But of course, this issue isn’t just a Somerville problem.

My whole world is about four square miles, so I tend to look at things through a Somerville lens. But the issue is much broader and deeper than that.

The Good Jobs Coalition works regionally across Greater Boston, connecting groups like Jobs for Somerville so we can learn from each other and work together.

Fighting for local jobs in Somerville is not a matter of trying to exclude workers from Medford. It’s about trying to break the cycle of poverty or near poverty. About empowering people to have voice and agency within their communities. About making the community stronger and better for all of us.

Some of us will work very locally, some of us will work regionally, some of us will work nationally, and some of us will work globably.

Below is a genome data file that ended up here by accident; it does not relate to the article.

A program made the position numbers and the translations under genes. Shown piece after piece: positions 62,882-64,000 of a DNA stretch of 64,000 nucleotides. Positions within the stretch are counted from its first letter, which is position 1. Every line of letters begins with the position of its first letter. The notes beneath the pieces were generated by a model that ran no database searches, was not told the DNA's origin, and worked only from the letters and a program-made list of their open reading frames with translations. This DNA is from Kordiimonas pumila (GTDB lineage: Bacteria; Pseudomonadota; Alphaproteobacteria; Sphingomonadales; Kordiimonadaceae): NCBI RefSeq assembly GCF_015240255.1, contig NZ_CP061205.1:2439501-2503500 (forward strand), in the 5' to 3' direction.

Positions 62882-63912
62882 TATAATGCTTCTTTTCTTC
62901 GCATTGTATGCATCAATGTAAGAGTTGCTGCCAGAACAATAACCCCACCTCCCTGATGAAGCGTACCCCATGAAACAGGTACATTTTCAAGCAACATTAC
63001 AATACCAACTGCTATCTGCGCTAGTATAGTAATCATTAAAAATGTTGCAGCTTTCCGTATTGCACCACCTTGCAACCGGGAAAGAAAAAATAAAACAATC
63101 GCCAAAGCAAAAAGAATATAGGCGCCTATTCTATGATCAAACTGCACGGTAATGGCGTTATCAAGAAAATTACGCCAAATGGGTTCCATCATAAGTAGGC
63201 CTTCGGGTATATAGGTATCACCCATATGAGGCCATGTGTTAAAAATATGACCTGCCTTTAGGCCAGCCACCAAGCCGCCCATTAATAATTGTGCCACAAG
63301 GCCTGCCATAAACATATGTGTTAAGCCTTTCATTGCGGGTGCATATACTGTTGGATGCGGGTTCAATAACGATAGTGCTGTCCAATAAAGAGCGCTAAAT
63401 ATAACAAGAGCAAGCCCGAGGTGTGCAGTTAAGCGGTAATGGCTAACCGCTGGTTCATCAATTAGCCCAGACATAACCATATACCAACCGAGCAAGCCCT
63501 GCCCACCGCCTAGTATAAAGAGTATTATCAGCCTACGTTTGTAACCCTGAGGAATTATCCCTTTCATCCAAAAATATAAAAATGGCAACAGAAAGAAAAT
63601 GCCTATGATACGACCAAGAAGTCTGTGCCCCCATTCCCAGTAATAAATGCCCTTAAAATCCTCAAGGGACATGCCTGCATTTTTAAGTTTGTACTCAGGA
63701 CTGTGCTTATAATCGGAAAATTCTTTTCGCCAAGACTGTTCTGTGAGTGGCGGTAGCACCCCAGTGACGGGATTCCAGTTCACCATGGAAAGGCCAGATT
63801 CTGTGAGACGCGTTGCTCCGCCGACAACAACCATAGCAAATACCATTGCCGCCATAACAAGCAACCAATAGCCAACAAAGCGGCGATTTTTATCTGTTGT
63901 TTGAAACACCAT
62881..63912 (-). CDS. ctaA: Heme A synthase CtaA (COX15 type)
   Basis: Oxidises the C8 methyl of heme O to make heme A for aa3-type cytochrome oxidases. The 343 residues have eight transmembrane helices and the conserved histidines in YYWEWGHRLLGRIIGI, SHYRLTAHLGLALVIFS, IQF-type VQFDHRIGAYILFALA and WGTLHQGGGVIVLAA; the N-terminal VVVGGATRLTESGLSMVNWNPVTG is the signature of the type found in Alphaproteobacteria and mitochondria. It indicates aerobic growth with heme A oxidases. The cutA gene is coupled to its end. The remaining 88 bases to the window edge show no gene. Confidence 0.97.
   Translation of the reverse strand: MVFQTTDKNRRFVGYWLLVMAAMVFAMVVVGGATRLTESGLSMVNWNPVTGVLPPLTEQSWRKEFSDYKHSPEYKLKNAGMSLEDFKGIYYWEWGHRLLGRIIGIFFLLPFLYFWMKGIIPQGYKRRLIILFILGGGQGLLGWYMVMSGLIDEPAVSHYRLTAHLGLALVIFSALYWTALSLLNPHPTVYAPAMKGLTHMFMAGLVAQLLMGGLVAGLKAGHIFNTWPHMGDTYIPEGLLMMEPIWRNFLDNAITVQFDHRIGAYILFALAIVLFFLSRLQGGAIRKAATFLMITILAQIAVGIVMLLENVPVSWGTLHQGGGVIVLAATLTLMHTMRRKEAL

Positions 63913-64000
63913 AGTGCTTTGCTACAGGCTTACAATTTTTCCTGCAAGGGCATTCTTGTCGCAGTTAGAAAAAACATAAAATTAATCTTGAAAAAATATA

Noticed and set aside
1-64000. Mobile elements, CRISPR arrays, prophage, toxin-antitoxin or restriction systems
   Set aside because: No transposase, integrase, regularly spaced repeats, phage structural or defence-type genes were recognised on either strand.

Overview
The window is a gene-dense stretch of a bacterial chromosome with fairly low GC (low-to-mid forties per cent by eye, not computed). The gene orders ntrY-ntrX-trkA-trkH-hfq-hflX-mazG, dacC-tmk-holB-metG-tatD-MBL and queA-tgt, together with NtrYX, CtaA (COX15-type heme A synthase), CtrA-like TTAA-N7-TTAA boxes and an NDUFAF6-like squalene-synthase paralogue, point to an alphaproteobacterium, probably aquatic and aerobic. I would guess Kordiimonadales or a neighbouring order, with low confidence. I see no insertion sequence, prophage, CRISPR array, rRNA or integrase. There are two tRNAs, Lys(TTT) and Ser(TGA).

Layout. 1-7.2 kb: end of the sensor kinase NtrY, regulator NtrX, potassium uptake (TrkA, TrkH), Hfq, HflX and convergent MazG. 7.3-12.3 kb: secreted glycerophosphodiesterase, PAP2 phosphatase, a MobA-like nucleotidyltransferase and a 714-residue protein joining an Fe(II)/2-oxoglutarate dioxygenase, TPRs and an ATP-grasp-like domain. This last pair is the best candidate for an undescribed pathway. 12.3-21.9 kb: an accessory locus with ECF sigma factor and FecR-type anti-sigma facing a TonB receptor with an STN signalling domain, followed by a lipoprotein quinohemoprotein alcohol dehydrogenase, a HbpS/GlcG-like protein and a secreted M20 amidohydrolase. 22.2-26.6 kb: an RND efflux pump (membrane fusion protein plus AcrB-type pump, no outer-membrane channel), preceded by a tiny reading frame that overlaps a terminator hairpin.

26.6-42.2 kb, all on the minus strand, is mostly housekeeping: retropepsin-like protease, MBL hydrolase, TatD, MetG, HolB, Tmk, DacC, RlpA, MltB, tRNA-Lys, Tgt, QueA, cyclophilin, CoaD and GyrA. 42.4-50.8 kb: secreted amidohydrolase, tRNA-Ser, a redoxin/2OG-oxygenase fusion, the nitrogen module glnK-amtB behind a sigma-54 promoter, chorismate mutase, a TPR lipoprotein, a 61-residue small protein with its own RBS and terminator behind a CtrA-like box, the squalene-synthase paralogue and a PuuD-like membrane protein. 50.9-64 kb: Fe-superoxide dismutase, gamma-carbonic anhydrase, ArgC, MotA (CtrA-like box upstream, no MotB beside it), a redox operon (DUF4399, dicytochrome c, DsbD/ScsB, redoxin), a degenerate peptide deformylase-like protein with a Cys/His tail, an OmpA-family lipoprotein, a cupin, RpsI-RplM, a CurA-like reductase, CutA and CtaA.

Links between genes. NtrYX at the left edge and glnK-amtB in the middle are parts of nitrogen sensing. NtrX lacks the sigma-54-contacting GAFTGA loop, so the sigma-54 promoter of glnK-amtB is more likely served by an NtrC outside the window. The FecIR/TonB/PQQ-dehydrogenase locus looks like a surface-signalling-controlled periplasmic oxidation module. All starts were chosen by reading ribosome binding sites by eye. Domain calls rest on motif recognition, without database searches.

But all of us can work together and fight together and build better communities together.

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Authentic Selves

All of us are living in closets.

Our society – our human society – is built around norms. Around the mainstream. Around social conventions and unspoken rules.

And some of that, I would say, is good. It leads to social cohesion and common ground. We are, after all, social animals.

But as we try to navigate that world, we are in danger of losing ourselves, our authentic selves, in a quest to be what we perceive society expects.

Some of us feel this danger more sharply than others. Racial minorities are pressured to “act white,” gays and other sexual minorities are pressured to “act straight,” women are pressured to “act ‘feminine.'” The list goes on.